Plants and Animals
Plants and Animals
Photo:Jeffchat1 in the public domain
Singapore used to be completely covered with tropical rainforest and was very swampy. Little is left of that now. Today, the rainforest is only found in a reserve like Bukit Timah Nature Reserve. In total, Singapore still has approximately 300 ha of rainforest. The rest of the forests, about 1800 ha, have been planted. The tropical rainforest consists mainly of tropical hardwood trees such as seraya and merantis that can grow up to 40 meters high. Many other plants (epiphytes) grow on these trees, such as the stag horn fern. Singapore has approximately 500 ha of mangrove forests, especially in the north.
Photo:lamg Creative Commons Attribution 3.0 Unported no changes made
Various types of grasses, cyper grass and creepers grow along the coast in the sandy areas. Inland, coconut palms, casuarina's, pandanus, pong pong and the yellow-flowered hibiscus grow. About 200 plants grow in urban areas, of which only about 20% are indigenous. The vegetation in parks, gardens and along the road is usually not indigenous. For example, the frangipani comes from Mexico, the caesalpinia from the West Indies and the lantana and bougainvillea from South America. Along the roads we also find angsana and jambulaut. In Singapore we also find many aquatic plants such as waterweed and bladderwort. Singapore's national flower is the Vanda 'Miss Joaquim'.
Photo:John Mason Attribution 2.0 Generic (CC BY 2.0) no changes made
Most of the animals now found in Singapore are in fact “obliged” to live in the forests that remain. Vertebrates that live high in the trees include the flying lemur, two squirrels, the long-tailed macaque, and the flying lizard. Shrews, rats, snakes and three species of frogs live on the ground and among the bushes. Singapore has several bat species such as the small long-tongued bat, the cave bat, the small-headed bamboo bat and the naked bat. The little mouse deer and the scaly anteater are rarely seen. The national animals of Singapore are the lion (Singa Pura = city of the lion) and the Malay tiger.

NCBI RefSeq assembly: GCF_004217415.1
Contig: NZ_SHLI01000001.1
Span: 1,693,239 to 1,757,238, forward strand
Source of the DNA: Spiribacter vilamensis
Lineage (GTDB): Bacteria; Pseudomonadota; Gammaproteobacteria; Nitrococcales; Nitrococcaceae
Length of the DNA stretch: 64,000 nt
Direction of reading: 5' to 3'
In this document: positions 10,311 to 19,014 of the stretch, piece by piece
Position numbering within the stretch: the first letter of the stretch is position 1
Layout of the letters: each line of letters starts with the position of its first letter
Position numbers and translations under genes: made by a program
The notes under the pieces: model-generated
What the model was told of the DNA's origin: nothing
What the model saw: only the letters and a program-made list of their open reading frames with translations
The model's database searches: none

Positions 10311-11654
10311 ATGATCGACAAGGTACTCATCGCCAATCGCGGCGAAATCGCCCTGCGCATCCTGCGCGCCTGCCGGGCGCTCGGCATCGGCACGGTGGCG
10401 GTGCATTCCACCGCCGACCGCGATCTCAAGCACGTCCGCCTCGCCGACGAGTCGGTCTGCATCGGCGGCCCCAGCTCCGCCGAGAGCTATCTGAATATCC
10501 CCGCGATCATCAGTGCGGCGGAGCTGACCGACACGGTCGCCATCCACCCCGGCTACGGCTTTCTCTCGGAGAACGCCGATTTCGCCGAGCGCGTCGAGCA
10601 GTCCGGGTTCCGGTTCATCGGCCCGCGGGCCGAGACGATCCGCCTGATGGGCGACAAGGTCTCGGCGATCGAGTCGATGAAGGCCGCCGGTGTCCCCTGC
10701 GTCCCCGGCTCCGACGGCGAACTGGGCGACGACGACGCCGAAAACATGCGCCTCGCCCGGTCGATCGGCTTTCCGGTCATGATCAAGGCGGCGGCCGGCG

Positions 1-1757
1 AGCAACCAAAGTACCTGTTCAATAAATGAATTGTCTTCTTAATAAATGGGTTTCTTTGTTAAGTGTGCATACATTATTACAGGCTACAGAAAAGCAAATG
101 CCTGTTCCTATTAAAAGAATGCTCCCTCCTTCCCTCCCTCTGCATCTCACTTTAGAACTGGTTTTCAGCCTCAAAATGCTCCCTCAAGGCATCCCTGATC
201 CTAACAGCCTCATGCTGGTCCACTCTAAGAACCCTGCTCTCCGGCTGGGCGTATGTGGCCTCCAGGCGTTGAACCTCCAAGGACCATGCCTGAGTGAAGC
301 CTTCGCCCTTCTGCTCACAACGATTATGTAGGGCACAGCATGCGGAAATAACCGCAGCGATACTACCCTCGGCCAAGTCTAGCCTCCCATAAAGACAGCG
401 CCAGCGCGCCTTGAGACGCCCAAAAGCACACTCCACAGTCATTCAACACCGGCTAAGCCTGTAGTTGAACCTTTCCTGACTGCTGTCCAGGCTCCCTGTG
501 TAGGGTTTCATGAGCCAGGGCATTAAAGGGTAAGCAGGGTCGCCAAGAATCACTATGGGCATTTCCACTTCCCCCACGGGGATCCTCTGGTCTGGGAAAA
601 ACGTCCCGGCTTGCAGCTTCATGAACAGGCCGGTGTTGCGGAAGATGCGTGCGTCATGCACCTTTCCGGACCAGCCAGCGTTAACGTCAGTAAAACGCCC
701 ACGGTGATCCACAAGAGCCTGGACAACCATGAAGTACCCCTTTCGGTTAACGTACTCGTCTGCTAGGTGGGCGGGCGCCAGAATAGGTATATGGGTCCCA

Photo:Malcolm Creative Commons Attribution-Share Alike 2.0 Generic no changes made
Singapore has about 335 species of birds, 215 of which are native; the rest are hibernators. Of the 215 native species, 100 are fairly common and 52 are threatened with extinction. In 1995 9 more species of birds were spotted that had never been seen before.
The most common hibernators are the golden Pacific plover and the purple starling. The most common native birds are the Javan myna and the common tern. Occasionally the endangered Chinese egret and the pied hornbill can be seen. The national bird of Singapore is the Crimson sunbird.
Photo:Yathin S K Creative Commons Attribution-Share Alike 3.0 Unported no changes made
Life in the streams, ponds and water reservoirs is dominated by tadpoles, prawns, water bugs and damselflies. Mussels, barnacles, snails, crabs and lobsters live in the mangrove swamps and other brackish water. A little further out to sea we find a very colorful underwater world with sea urchins, coral, anemones, clown fish, occasionally poisonous scorpion fish and stonefish. 150 species of coral are found on the reefs off the coast of Singapore.
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Beliën, H. / Maleisië : Singapore
Hellander, P. / Singapore
Oon, H. / Singapore
Ministry of Information and the Arts
Wee, J. / Singapore
Chelsea House Publishers
CIA - World Factbook
BBC - Country Profiles
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